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The FOI Advocate is a compendium of ideas, edited story excerpts and other materials from a variety of Web sites, as well as original concepts and analysis. When the information comes directly from another source, it will be attributed and a link will be provided whenever possible. The blog relies on the accuracy and integrity of the original sources cited. We will correct errors and inaccuracies when we become aware of them.

Wednesday, January 14, 2009

Metadata Not Public, AZ Judge Rules

A divided Arizona appellate court ruled Tuesday that hidden electronic data that indicates how and when documents are produced with word processing computer programs aren't themselves public records.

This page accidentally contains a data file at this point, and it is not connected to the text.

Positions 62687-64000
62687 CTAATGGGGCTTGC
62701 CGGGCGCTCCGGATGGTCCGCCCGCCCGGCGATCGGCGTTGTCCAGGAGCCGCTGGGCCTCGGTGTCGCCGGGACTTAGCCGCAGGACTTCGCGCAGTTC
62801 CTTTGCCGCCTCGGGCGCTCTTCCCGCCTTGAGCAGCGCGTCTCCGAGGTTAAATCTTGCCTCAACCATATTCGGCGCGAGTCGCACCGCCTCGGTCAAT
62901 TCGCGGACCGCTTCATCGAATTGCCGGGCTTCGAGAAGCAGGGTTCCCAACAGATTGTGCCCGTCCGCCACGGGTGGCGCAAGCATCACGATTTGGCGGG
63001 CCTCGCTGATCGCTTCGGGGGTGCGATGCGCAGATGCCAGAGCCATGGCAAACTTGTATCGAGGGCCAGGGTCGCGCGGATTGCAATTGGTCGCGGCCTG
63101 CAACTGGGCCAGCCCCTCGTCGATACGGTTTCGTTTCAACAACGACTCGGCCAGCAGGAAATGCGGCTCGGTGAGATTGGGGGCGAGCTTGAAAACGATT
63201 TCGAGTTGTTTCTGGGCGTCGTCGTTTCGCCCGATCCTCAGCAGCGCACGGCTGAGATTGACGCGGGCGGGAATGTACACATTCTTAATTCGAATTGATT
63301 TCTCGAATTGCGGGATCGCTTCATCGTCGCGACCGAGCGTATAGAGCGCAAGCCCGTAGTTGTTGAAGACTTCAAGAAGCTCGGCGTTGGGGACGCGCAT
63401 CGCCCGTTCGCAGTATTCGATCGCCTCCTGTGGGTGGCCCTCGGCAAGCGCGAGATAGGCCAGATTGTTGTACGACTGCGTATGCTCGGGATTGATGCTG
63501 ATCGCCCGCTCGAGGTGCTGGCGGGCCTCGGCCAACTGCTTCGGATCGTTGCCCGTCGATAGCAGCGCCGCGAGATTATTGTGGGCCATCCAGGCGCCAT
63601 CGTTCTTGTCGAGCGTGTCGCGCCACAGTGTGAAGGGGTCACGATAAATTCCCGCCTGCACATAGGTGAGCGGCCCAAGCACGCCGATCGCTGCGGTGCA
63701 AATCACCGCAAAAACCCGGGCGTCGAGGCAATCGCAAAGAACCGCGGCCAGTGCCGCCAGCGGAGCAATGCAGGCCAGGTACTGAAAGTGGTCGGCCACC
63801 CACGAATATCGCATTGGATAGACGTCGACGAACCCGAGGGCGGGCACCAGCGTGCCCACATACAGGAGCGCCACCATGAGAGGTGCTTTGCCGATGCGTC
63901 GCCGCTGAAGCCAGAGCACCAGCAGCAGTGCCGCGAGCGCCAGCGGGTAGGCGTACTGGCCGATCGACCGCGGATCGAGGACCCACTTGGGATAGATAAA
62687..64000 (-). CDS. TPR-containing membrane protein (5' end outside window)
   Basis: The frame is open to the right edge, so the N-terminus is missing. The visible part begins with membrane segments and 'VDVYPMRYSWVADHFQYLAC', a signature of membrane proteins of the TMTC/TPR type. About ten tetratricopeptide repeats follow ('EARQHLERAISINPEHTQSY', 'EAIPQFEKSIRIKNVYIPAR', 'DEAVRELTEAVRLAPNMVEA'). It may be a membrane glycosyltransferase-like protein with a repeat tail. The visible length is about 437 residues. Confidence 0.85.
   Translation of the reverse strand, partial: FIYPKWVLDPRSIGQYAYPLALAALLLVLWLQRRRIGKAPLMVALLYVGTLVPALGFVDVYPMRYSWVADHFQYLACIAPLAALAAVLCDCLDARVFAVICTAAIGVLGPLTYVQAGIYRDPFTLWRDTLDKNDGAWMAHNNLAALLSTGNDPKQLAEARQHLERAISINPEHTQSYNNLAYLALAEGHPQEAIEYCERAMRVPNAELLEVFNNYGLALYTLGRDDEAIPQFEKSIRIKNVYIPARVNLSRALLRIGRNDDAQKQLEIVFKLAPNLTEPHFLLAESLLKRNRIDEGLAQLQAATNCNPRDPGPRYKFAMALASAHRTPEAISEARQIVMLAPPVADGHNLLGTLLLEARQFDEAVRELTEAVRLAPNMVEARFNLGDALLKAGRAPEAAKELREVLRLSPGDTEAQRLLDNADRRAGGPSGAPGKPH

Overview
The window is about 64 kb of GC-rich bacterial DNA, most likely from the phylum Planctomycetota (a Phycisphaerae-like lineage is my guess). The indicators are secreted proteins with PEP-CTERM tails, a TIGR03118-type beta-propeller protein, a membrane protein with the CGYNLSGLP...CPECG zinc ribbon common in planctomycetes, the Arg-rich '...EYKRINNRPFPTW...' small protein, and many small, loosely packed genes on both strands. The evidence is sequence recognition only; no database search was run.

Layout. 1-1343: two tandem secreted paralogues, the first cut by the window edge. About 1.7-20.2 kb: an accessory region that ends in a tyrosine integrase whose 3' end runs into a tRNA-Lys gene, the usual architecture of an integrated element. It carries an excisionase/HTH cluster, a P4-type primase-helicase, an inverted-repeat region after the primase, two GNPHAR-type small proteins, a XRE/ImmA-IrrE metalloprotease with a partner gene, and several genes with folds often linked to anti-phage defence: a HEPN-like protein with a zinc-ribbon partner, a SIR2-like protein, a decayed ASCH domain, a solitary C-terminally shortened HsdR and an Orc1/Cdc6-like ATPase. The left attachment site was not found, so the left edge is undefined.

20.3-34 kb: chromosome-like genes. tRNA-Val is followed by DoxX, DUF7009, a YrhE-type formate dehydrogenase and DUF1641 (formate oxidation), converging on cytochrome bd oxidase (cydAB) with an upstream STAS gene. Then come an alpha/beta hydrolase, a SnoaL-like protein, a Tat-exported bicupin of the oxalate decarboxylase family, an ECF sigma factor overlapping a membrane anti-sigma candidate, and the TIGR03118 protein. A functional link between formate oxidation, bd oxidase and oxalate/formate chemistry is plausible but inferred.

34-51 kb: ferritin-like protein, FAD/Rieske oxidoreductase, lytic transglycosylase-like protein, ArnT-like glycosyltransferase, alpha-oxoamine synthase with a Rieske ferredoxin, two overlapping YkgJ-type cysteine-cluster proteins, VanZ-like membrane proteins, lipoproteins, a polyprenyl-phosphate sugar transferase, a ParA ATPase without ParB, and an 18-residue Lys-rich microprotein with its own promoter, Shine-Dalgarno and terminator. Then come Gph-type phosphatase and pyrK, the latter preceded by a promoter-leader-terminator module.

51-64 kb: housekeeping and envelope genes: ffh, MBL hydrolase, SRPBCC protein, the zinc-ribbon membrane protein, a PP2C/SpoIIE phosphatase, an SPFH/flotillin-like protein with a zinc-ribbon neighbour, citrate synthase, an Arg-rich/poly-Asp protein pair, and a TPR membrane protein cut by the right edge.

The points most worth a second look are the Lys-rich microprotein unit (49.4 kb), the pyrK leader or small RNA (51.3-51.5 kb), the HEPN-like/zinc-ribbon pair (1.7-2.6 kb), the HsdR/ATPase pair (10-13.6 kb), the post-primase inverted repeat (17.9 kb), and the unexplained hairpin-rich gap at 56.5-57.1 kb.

The three-judge Court of Appeals panel's majority opinion rejected a dissenting judge's argument that a Phoenix police officer was entitled to "metadata" for notes written by a supervisor of the officer.

Metadata is data embedded in documents to track authors, when something was saved and what changes were made. Metadata isn't visible when a document is printed on paper nor does it appear on screen in normal settings.

The officer, David Lake, said he wanted the notes' metadata to see if the supervisor had backdated the notes to prior to Lake being demoted.

More here.

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